Tuesday, August 09, 2016

Elisabeth Storrs' Call to Juno, last in a trilogy set in ancient Rome and Etruria

In Elisabeth Storrs’ Call to Juno, set during the closing years of the wars between Rome and Etruscan Veii in the 4th century BC, the gods play important roles, influencing people’s behavior and thoughts, even though the deities never take form on the page.

On the day he’s crowned as lucumo (king) of Veii, Vel Mastarna paints his face with vermilion dye to honor Tinia, the Etruscans’ principal god. His wife, Queen Caecilia, who was born of the Roman aristocracy, knows that she’s defied the Roman goddess Fortuna after choosing her husband and his city over her homeland – and she fears retribution. And Artile, Vel’s estranged brother, may be considered a traitor for aiding the Roman cause, but there’s no denying that his talents as priest and haruspex are uncannily perceptive.

The history and culture of these ancient peoples are presented in exquisite detail, from the finer aspects of religious belief to politics, art, and the mechanisms of warfare. They serve to anchor the narrative in its time without overwhelming readers. Although the settings may be foreign to modern readers, the characters exhibit traits and emotions recognizable to us all.

I’d previously reviewed the earlier volumes of the Tale of Ancient Rome series for this site. The first, The Wedding Shroud, saw Caecilia married off to Vel as a treaty-bride, and the second, The Golden Dice, depicts her plight in Veii after the truce between their lands, which sit a mere 12 miles apart across the Tiber, finally broke down. As Call to Juno opens, Caecilia, now a firm enemy of Rome, is watched with suspicion by the Veientanes, at least until she takes a public stance that startles her husband and puts him in a tough position.

As Vel leaves on campaign, Caecilia, her four children, and their servants stay behind in the citadel of Veii, which sits atop a high cliff. They and others endure plague and starvation during Rome’s siege of their city, which makes for uncomfortable reading at times.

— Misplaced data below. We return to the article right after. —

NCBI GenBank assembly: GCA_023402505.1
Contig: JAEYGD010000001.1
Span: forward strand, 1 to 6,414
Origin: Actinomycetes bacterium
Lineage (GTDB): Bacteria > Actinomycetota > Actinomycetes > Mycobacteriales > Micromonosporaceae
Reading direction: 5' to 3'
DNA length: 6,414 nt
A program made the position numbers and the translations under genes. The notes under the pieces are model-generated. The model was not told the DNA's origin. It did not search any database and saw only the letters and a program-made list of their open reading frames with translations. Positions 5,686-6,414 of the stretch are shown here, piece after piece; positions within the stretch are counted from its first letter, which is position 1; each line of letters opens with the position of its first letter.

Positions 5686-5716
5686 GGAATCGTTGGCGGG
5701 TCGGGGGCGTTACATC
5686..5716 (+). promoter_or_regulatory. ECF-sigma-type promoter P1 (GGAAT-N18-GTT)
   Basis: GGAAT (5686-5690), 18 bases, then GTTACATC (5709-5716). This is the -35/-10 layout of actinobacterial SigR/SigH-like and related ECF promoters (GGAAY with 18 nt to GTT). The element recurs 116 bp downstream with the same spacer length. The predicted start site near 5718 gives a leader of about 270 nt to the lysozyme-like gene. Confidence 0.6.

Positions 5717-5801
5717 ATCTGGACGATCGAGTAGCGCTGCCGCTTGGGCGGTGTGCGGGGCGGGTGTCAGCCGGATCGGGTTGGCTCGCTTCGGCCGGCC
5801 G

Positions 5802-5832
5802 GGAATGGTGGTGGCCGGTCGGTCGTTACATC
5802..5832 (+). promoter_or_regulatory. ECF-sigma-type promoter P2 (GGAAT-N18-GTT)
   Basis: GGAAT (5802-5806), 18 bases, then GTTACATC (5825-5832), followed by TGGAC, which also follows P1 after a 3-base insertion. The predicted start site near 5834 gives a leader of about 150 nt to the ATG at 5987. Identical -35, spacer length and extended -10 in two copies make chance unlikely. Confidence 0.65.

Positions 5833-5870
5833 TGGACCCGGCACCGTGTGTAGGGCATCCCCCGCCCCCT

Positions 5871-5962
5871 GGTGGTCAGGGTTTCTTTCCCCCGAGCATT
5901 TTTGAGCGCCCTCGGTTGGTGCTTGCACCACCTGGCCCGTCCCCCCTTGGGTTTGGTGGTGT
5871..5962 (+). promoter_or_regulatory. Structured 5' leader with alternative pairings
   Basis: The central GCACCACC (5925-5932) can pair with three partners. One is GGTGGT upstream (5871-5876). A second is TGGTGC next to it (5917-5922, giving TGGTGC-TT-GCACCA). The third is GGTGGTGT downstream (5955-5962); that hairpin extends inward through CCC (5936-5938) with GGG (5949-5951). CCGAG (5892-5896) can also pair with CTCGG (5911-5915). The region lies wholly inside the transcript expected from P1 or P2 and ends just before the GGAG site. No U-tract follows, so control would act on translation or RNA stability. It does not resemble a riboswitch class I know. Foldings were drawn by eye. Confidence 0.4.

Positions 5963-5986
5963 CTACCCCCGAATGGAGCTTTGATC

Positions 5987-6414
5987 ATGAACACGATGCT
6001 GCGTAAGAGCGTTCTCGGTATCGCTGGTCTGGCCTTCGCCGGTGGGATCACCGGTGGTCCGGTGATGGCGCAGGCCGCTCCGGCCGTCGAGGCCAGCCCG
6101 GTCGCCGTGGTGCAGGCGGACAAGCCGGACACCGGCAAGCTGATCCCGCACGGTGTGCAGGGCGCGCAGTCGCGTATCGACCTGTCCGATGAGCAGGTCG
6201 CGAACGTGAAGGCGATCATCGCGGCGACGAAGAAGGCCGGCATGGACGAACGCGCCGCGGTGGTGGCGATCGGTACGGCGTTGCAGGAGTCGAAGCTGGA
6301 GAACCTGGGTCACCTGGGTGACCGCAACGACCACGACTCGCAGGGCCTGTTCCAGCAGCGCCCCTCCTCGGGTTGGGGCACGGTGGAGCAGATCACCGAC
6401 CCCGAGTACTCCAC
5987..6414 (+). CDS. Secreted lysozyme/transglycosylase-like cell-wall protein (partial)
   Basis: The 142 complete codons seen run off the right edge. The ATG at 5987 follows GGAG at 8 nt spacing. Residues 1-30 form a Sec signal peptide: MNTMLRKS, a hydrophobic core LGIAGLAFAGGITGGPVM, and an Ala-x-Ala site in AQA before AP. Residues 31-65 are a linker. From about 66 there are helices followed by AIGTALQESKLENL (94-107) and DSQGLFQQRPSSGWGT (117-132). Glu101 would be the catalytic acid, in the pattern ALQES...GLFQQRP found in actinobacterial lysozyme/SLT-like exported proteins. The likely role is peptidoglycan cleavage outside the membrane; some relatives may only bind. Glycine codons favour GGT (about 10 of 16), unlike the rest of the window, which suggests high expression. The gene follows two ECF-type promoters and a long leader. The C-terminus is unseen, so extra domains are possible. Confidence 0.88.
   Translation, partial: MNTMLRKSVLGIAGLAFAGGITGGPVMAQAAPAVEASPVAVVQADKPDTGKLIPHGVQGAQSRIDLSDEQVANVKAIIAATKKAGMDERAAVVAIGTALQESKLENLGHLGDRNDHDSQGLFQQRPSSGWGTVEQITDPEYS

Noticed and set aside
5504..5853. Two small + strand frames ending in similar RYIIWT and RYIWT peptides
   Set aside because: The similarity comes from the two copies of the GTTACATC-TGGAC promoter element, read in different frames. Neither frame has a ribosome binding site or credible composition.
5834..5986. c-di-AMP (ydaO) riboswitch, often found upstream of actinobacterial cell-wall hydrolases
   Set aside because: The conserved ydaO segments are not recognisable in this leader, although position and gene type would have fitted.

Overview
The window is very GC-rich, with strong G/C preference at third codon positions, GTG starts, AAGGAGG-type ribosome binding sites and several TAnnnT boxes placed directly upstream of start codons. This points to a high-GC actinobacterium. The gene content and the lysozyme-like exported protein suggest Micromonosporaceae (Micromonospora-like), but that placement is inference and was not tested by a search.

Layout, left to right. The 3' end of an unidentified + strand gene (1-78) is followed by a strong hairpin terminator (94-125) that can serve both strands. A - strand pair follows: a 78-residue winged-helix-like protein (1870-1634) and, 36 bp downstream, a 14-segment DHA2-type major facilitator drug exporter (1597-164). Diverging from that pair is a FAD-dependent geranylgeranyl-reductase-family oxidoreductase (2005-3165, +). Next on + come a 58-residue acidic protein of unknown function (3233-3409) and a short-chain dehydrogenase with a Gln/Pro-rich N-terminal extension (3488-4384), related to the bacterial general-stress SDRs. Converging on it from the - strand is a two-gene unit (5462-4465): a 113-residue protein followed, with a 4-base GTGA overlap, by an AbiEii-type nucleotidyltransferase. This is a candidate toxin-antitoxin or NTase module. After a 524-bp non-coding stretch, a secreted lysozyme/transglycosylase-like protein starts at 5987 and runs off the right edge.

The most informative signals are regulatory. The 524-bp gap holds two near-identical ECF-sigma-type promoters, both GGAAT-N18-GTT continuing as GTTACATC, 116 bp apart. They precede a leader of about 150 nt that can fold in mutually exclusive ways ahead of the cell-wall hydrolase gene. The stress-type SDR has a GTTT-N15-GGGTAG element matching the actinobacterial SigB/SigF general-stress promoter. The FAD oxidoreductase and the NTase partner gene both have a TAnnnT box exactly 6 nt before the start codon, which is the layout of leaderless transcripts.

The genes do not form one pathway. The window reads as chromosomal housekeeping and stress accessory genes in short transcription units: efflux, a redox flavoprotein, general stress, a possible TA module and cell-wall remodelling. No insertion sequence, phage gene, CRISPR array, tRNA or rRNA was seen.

The overall tale is revealed from four perspectives. On the Etruscan side, we have Caecilia and Semni, her children’s wet nurse, who’s in love with a Phoenician slave with a dangerous responsibility. On the Roman side, the protagonists are Pinna, a former tomb whore, now concubine of General Camillus; and Marcus, a Roman tribune and Caecilia’s estranged cousin, whose unspoken love for his best friend, Drusus, is a constant torment.

The two cities are set up in contrast. The restrictive mores of Rome are vastly different than those of wealthy Veii, with its rich material culture and decadent rites meant to honor the wine god, Fufluns. I particularly liked the scenes in which members of the Roman contingent express curiosity about the Rasenna – as the Veientane people call themselves – before they clash in their final encounter. When Pinna hears that their enemy honors their ancestors and reveres women, she starts questioning everything she’s been taught about them.

Although the author can’t change history, the plot refrains from obvious twists along the way, and the characters’ struggles are valiant as they try their utmost to control their fates.

Call to Juno was published by Amazon's Lake Union imprint in April. As I was writing up the review, I caught a social media mention that all three books in the series are $1.99 apiece as ebooks during August. This is my 3rd post for the 2016 Australian Women Writers Challenge.


  1. Thanks for the heads up, Sarah. I loved the first two in theis series and have now just picked up "Call to Juno". Much as I detest Amazon as a corporate entity, being able to nip over there and grab Kindle books like this is a pleasure impossible to do without!

    1. Agree with you there :) Hope you enjoy this one as much as the others.

  2. Elisabeth Storrs' series breathes life into long ago times. I really enjoyed her main characters and their different perspectives as well as the conflict between these two societies. I found the ending of Call to Juno very fitting (no spoilers!!).

    1. Thanks for commenting, Mary! I also thought that the ending worked.

      The books got me interested in reading more set in ancient Etruria - there's very little fiction set there!